THEATER REVIEW: “Macbeth” @ Shakespeare & Company [Berkshire on Stage]

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Review by Barbara Waldinger

Imagine a production of Macbeth without the witches. No “When shall we three meet again?” No “Double, double toil and trouble: Fire, burn; and, cauldron, bubble.” No cauldron for that matter; no murderers to kill Banquo or Macduff’s family — only blood magically spurting from their chests. These are some of the many alterations imposed on the text of Macbeth now playing at Shakespeare & Company in their two-hour version of Shakespeare’s shortest tragedy.

Under the direction of Melia Bensussen in her debut with the company, lines and scenes have been cut, added, rearranged and with a small cast of only nine named actors supplemented by members of the ensemble, several roles have been doubled, sometimes leading to difficulty identifying the characters. This especially true in the case of the female Banquo (Ella Loudon), fresh from her fine work as a male character in last year’s Cymbeline.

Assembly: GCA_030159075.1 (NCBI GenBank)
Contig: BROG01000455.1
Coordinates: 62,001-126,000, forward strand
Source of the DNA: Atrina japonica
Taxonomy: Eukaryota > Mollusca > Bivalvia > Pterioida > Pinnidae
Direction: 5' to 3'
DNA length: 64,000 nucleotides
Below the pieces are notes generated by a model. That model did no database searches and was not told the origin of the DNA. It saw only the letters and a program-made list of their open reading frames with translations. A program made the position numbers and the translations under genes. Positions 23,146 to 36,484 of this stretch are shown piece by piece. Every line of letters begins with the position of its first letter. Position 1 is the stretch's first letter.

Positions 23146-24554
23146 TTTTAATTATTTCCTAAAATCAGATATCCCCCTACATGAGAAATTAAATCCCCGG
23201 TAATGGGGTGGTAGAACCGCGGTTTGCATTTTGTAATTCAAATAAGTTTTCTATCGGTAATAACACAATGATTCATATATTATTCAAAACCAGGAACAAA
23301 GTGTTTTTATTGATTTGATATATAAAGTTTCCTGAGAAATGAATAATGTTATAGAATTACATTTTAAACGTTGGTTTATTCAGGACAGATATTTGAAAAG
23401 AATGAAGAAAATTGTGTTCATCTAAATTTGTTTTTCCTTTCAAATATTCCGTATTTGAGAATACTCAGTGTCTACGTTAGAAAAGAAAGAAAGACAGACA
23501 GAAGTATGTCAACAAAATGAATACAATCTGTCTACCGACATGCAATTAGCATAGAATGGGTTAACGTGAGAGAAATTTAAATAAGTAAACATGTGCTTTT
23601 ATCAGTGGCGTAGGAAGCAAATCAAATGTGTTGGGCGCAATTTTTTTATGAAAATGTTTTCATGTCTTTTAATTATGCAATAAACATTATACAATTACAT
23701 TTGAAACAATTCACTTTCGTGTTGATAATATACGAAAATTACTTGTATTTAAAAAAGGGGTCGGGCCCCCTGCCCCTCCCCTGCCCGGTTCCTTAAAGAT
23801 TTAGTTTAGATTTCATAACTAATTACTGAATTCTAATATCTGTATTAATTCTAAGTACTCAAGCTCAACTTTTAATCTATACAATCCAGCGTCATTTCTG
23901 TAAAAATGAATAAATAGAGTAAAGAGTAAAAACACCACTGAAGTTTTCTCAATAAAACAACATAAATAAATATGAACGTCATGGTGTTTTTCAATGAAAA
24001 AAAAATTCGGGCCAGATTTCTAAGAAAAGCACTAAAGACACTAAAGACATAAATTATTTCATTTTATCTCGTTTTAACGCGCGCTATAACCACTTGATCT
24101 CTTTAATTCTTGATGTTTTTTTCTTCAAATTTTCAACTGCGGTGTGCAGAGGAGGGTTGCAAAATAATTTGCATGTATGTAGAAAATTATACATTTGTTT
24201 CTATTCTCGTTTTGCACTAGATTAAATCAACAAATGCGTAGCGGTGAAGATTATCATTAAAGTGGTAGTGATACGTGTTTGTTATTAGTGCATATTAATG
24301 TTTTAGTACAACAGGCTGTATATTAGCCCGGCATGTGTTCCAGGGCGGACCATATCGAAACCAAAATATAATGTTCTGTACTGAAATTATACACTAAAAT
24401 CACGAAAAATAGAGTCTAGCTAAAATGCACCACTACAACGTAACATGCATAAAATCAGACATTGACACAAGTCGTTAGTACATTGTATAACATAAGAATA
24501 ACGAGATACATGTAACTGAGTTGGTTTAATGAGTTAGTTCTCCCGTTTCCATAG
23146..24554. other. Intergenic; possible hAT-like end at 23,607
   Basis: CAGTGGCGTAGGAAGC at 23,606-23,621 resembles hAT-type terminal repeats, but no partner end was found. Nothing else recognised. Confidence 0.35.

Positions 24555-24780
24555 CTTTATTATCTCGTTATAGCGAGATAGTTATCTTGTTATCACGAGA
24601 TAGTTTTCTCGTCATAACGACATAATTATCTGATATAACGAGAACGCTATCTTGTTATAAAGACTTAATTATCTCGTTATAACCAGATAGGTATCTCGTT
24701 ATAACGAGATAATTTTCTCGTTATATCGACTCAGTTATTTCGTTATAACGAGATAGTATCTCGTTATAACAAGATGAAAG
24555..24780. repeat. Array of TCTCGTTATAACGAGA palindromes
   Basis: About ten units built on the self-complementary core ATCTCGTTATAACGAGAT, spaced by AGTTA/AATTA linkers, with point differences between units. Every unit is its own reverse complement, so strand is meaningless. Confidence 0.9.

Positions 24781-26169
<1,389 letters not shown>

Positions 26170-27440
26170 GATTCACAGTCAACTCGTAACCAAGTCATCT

Bensussen explains in a Director’s Note that although an Elizabethan audience would regard witches as “demonic agents,” today Wicca beliefs are celebrated in a positive way, so we would not be frightened of them. As a substitute, there is one actress (uncredited), all in white, who prowls around observing the action, calling forth thunder and rain (yes, there literally is rain on the set) with a gesture, and speaking a few artificially amplified (otherworldly) predictions. Inspired by Edgar Allan Poe’s “The Tell-Tale Heart,” in lieu of witches, Bensussen appeals to incorporeal, psychological terror. Costumes (by Olivera Gajic) are set in Poe’s time — late nineteenth century. Bensussen’s concept is for Macbeth to confront the audience, forcing us to see the results of his (and our) unbridled imagination, leading him (and perhaps even us) into darker and more evil deeds — “that’s the ghost story of Macbeth this summer.”

Click to read the rest at Berkshire on Stage

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